World Oral Literature Project
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Riley-Smith, T. (1980). Drum Training [Audio file]. http://www.dspace.cam.ac.uk/handle/1810/226718
Naresh visits again this morning. More v interesting info learnt. I persuade him to chant one of the drum sequences he’s learnt, which I tape: called Deo Layagu it is to be played outside a shrine (as opposed to the longer “Chore” which is played on processions through the town). I try to quiz him on different sounds and their relation to different beats: “khin” and “kha” refer to striking the drum with a stick as held in the left hand; “Ta” = a slap with the right hand with fingers splayed open (on one point of drum face – Naresh can’t remember whether it’s at the centre or the side); while “NURRA” refers to a finger run (a 4-hit tattoo using index finger first through to little finger last).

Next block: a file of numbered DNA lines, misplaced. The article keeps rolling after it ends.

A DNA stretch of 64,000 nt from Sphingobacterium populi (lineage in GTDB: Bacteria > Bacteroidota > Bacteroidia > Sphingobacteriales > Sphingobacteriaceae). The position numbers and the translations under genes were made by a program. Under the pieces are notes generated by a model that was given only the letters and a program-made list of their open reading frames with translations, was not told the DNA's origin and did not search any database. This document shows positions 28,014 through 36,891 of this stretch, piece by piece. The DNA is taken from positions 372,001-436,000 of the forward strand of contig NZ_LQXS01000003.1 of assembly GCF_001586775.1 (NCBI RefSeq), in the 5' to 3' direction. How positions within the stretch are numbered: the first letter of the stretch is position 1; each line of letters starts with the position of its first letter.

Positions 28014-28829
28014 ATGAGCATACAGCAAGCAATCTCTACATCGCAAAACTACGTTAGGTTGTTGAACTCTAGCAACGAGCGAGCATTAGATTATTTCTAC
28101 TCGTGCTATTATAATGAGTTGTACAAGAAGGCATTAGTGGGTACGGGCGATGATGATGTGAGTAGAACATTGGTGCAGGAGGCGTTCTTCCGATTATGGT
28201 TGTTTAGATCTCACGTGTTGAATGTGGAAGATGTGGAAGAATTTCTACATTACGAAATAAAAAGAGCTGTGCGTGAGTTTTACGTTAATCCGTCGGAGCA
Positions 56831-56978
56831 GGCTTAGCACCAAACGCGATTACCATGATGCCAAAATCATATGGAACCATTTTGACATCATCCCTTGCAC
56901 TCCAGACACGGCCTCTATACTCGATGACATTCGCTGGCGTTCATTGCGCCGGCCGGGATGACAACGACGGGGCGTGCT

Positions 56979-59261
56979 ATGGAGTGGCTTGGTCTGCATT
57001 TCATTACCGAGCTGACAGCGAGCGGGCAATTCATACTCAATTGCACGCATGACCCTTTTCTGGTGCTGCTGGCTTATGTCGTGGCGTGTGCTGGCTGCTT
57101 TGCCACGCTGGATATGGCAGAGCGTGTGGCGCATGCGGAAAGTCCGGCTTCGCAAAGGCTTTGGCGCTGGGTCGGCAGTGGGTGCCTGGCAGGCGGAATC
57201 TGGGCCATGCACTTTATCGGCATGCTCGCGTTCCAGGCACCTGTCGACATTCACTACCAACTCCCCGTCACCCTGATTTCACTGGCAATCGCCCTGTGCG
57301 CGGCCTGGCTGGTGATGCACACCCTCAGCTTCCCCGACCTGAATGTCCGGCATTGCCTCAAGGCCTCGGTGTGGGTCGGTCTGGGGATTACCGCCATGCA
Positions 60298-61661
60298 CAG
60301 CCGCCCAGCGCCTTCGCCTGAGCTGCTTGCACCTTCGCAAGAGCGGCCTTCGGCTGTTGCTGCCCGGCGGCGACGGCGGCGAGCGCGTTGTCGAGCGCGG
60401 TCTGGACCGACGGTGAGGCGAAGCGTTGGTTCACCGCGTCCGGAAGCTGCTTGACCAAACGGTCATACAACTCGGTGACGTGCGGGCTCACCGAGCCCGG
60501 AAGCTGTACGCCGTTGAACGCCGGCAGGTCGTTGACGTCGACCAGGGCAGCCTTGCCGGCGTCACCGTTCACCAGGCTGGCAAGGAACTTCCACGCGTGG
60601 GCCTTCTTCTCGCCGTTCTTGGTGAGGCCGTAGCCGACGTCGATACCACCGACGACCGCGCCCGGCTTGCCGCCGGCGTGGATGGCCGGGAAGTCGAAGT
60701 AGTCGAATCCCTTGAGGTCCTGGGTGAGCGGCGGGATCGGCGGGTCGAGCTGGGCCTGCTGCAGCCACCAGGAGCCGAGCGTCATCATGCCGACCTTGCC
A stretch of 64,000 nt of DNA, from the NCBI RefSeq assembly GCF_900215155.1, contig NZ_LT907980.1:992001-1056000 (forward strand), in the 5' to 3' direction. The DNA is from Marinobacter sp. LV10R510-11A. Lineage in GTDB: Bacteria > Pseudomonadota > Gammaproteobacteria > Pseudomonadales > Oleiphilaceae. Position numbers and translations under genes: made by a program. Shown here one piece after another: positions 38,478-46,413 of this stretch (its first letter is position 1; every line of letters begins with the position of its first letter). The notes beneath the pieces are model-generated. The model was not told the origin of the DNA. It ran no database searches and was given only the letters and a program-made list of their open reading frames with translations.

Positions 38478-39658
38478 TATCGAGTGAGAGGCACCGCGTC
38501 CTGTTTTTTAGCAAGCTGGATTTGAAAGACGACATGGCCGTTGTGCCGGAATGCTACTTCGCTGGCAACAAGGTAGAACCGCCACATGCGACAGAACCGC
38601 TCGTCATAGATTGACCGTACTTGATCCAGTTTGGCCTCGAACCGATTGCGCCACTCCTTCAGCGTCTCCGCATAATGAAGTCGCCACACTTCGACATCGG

A chant of a drum sequence called Deo Layagu.
Drumming, Vocalised Drumming, Nepal, Nepalese, Patan, Buddhist, Oral Tradition, Oral Literature, Linguistic Anthropology, Newari
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